Genta Incorporated (OTCBB: GETA.OB) today announced that the Company has initiated a new Phase 2 clinical trial of tesetaxel in patients with advanced bladder cancer. Tesetaxel is the leading oral taxane in clinical development. The new trial will be conducted at Memorial Sloan-Kettering Cancer Center, New York, NY, the Kimmel Cancer Center at Jefferson University, Philadelphia, PA, and at least one site in the EU.
“Standard taxanes are active in bladder cancer, but as yet none has received regulatory approval”
The new study will examine the efficacy and safety of tesetaxel in patients with advanced bladder cancer who have developed progressive disease after treatment with a single 1st-line regimen. The 1st-line regimen is expected to be a combination of cisplatin plus gemcitabine (Gemzar®; Eli Lilly, Inc.). The primary endpoint of this study is overall response rate. Secondary endpoints include durable response, disease control, progression-free survival, and safety. The dose for the new trial was determined from Genta’s ongoing studies in patients with advanced gastric cancer and advanced melanoma.
Patients who progress on 1st-line treatment for invasive bladder cancer have a poor prognosis, and toxicity is an important issue in clinical care. Compared with standard taxanes, clinical and preclinical data show that tesetaxel:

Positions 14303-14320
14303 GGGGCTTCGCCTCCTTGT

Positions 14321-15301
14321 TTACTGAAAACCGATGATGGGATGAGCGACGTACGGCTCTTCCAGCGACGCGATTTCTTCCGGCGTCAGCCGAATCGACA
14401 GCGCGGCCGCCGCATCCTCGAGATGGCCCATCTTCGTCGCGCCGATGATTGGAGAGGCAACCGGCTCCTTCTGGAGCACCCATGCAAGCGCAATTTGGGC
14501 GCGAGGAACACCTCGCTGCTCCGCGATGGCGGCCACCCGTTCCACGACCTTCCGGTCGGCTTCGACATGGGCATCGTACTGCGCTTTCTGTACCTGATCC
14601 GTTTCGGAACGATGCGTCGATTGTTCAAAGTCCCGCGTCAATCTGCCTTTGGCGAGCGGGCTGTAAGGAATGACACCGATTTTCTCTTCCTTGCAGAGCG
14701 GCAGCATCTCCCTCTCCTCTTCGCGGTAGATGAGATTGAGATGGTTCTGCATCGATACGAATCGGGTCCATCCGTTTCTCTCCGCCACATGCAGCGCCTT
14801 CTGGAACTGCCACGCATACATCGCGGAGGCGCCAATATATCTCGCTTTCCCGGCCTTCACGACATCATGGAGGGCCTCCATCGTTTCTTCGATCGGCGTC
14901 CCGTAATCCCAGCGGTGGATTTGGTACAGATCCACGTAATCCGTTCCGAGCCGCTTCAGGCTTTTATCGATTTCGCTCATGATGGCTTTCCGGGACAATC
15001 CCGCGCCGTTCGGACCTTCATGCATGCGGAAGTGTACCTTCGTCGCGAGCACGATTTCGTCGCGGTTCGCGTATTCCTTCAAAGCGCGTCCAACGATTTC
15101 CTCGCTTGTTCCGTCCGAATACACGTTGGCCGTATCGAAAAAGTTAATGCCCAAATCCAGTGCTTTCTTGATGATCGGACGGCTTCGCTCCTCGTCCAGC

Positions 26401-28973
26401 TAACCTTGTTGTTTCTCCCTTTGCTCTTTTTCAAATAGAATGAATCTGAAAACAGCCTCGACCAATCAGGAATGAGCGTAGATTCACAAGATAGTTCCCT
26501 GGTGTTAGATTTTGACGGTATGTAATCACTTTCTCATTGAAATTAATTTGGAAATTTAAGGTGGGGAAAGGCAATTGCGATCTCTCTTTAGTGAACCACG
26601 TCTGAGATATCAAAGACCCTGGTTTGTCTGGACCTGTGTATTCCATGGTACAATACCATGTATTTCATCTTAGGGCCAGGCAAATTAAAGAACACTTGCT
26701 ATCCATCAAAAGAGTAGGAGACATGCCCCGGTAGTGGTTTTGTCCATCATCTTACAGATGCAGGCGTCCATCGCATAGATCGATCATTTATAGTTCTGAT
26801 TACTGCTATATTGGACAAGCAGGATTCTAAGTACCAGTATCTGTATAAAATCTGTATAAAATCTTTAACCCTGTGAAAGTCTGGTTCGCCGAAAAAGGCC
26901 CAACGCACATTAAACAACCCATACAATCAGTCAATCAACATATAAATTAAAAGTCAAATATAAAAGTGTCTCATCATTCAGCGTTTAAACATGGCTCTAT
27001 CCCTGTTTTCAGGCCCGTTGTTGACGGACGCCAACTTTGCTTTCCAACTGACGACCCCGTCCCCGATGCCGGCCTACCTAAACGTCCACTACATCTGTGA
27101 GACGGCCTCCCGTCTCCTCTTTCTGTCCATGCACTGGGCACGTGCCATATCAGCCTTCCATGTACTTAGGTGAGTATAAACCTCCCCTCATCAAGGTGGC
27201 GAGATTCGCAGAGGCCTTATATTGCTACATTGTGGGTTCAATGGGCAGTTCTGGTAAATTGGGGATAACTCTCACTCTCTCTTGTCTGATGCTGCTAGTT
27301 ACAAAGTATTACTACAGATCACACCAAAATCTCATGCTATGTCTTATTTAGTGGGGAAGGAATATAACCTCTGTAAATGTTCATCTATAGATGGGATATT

- Eliminates serious (occasional fatal) hypersensitivity reactions
- Eliminates requirements for premedication (e.g., steroids, antihistamines, etc.)
- Reduces damage to peripheral nerves
- Is not cross-resistant with standard taxanes
- Offers flexible and convenient dosing for patients
“Standard taxanes are active in bladder cancer, but as yet none has received regulatory approval”, said Dr. Raymond P. Warrell, Jr., Genta’s Chairman and Chief Executive Officer. “Recently, two large companies terminated their programs with potentially competitive agents in this indication. Thus, an important unmet need has opened for a highly active agent that may reduce side effects. Having observed preliminary activity in Phase 1, we wish to swiftly clarify the potential activity of tesetaxel in this disease that, if confirmed, could lead to registration-directed clinical trials.”